Tulsa Peace Fellowship

There never was a good war or a bad peace. ~Ben Franklin

Drumbeats for Peace April 2009

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Comment by Tony Nuspl on March 7, 2011 at 5:29pm

It looks to me like this is a tradition that started in March 2002, when it was part of something called RiverJam. See this webpage http://www.swot.org/riverjam/riverJam.htm [last accessed March 2011]:


"Spoken Word of Tulsa worked w/ the Tulsa Peace Fellowship, Living Arts, and MANY drumming & dance groups to bring together another wonderful event, “Drumbeats for Peace”. We expected between 30-40 people at this event, and were pleasantly surprised when the venue informed us that they logged 120-140 in attendance. The attendance and enjoyment of this event, again, superceded all expectations.

What brought such a positive reaction was the coming together of young and old, Hispanic, Asian, Native, African-American, Middle Eastern -- people celebrating their culture, and finding a common ground."


Also see this webpage, about the March 2003 Drumbeats for Peace event, held at Living Arts, at its old location. http://www.swot.org/old/drumbeats_peace.htm


And this short entry, about the March 2005 "Drumbeats for Peace" event, again at LivingArts old location:

Drumbeats for Peace: Take a S.T.A.N.D! Someone Take Action Now: Darfur!

Saturday, April 2nd, 2005, 7:30 p.m., Living Arts, 308 S Kenosha, downtown Tulsa

After months of silence, drumming is back at the Living Arts Space and making some noise to kick off the Genocide Intervention Fund’s (GIF) Hundred Days of Action Campaign to stop the genocide in Darfur, Sudan. The campaign begins April 6 and runs through July 14. It was during these 100 days in 1994 that 800,000 Rwandans were slaughtered as the world stood by and watched. Fast forward eleven years later, the world is still standing by and watching as the human destruction and suffering in Darfur reaches almost incomprehensible dimensions. So far, more than 335,000 people have been killed and over 2,000,000 made refugees. $5.00 admission benefiting the Genocide Intervention Fund.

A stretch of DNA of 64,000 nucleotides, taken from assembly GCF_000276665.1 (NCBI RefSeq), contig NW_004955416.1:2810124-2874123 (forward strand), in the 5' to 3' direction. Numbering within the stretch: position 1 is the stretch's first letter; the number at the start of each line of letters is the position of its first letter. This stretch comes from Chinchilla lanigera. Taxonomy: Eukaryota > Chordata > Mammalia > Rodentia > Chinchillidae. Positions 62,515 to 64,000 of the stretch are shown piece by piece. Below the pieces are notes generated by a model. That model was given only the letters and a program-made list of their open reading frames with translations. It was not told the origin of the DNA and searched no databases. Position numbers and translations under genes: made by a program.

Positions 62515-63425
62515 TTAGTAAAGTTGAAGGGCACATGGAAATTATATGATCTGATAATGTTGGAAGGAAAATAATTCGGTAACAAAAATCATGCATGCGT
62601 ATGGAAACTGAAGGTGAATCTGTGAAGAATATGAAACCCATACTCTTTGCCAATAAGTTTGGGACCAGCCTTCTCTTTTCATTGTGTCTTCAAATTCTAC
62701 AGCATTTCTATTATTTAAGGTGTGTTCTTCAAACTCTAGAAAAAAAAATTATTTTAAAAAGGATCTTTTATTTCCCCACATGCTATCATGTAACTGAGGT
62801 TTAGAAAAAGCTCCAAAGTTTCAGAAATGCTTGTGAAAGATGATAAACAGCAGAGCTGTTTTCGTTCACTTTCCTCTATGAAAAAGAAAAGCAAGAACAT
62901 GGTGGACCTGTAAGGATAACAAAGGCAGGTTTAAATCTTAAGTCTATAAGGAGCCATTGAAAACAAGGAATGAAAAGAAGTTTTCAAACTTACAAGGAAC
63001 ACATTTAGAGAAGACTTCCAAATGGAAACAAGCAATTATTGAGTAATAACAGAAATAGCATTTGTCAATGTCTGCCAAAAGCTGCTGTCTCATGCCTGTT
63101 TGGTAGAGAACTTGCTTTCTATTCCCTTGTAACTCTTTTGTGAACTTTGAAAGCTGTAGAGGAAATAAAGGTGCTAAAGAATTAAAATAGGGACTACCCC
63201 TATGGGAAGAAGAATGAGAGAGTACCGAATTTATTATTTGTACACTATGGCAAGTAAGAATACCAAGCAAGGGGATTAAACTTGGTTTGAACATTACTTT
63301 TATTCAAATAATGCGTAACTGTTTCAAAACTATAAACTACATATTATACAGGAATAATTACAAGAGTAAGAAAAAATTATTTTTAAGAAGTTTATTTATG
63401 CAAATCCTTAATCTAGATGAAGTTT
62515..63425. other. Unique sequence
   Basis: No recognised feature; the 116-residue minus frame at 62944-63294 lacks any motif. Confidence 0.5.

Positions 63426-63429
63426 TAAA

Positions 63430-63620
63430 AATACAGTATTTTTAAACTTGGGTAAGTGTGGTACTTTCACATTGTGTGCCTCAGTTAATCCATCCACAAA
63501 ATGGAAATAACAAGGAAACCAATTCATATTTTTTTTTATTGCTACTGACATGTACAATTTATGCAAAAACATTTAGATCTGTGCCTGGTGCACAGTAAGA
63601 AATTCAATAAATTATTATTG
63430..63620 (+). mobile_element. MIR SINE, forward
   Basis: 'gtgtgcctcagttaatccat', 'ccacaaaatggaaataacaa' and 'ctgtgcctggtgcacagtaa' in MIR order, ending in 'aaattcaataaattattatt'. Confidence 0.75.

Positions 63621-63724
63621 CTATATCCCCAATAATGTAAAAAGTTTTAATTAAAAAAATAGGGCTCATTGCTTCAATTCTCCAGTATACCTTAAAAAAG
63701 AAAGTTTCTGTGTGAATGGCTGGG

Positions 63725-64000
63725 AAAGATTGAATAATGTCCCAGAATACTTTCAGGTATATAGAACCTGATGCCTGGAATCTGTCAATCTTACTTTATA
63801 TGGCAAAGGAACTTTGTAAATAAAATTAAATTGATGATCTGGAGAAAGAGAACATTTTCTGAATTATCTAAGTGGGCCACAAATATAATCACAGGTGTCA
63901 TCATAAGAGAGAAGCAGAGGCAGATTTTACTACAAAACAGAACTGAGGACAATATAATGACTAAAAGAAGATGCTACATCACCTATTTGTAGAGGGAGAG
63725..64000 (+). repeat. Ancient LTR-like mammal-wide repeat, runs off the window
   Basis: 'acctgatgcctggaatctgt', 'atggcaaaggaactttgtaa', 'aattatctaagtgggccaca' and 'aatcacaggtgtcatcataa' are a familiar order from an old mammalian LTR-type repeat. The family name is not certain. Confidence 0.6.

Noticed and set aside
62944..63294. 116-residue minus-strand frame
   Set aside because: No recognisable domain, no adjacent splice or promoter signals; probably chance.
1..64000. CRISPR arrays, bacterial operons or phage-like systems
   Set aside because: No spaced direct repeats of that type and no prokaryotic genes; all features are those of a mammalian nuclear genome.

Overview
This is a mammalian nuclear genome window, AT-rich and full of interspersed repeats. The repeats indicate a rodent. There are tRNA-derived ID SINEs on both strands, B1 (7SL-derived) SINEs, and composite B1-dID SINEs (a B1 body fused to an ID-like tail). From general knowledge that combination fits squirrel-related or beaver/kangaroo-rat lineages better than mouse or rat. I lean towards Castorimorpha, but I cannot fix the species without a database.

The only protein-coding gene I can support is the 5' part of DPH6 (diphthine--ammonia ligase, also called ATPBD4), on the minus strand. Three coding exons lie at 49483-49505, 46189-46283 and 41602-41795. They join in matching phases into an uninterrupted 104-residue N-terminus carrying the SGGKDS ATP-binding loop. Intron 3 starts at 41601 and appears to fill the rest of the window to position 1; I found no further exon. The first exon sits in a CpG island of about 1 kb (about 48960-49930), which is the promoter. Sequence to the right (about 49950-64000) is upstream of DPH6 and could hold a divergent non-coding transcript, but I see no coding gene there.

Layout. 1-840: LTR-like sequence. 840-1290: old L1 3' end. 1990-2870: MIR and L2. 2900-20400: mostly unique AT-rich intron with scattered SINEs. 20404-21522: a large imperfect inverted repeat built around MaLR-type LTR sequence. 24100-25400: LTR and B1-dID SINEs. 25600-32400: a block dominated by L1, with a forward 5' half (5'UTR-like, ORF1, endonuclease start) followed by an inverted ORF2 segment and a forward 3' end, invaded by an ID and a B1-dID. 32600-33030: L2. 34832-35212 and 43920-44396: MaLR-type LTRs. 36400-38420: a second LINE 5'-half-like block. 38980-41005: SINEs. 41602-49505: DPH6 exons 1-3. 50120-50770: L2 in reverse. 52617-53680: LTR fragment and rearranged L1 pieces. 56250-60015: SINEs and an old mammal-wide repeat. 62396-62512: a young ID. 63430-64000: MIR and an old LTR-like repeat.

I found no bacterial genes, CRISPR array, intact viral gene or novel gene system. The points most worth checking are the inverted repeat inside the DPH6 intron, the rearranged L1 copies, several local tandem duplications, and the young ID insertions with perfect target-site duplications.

In 2006, there was a brief mention of "Drumbeats for Peace" in the TulsaWorld

Drummers organize relief benefit

Josh Massad and Michael Back will lead a diverse group of drummers in an event to help displaced families and villagers from Sudan with essentials such as water and medicine. Drumbeats for Peace will be at Liggett Studios, 314 S. Kenosha St. Tulsa. Admission is $5 and the events is sponsored by Living Arts of Tulsa and the Tulsa Peace Fellowship.

Massad will teach participants a song he learned from the Pigeons de Sable group, a family of drummers who fled genocide in the Darfur region of Sudan.

Donations will also be accepted.

see this PDF file: http://www.pendletonff.com/pdf/20060323%20tulsa%20world.pdf


Comment by Tony Nuspl on March 7, 2011 at 5:25pm

Also see this short vid from Drumbeats for Peace, April 2010, held at LivingArts, in the Brady Arts District, Tulsa.


Comment by Tony Nuspl on February 6, 2010 at 6:44pm
different mission for Peace House Tulsa:

“Peace House-Tulsa is an incubator for peace and justice. The Peace House building can host a wide range of activities: classes, discussion groups, meditation, music-making, social gatherings, retreats, etc. While some activities may be limited by the size and amenities of this building, our imaginations need not be limited!”

The Tai Chi class is the longest running continuous program offered at Peace House Tulsa, since 2007. The Tai Chi class meets every Tuesday evening, 6:30pm to 8:30pm, for two hours, including warm-up session, forms, applications, balance training, and usually ending with a guided meditation.



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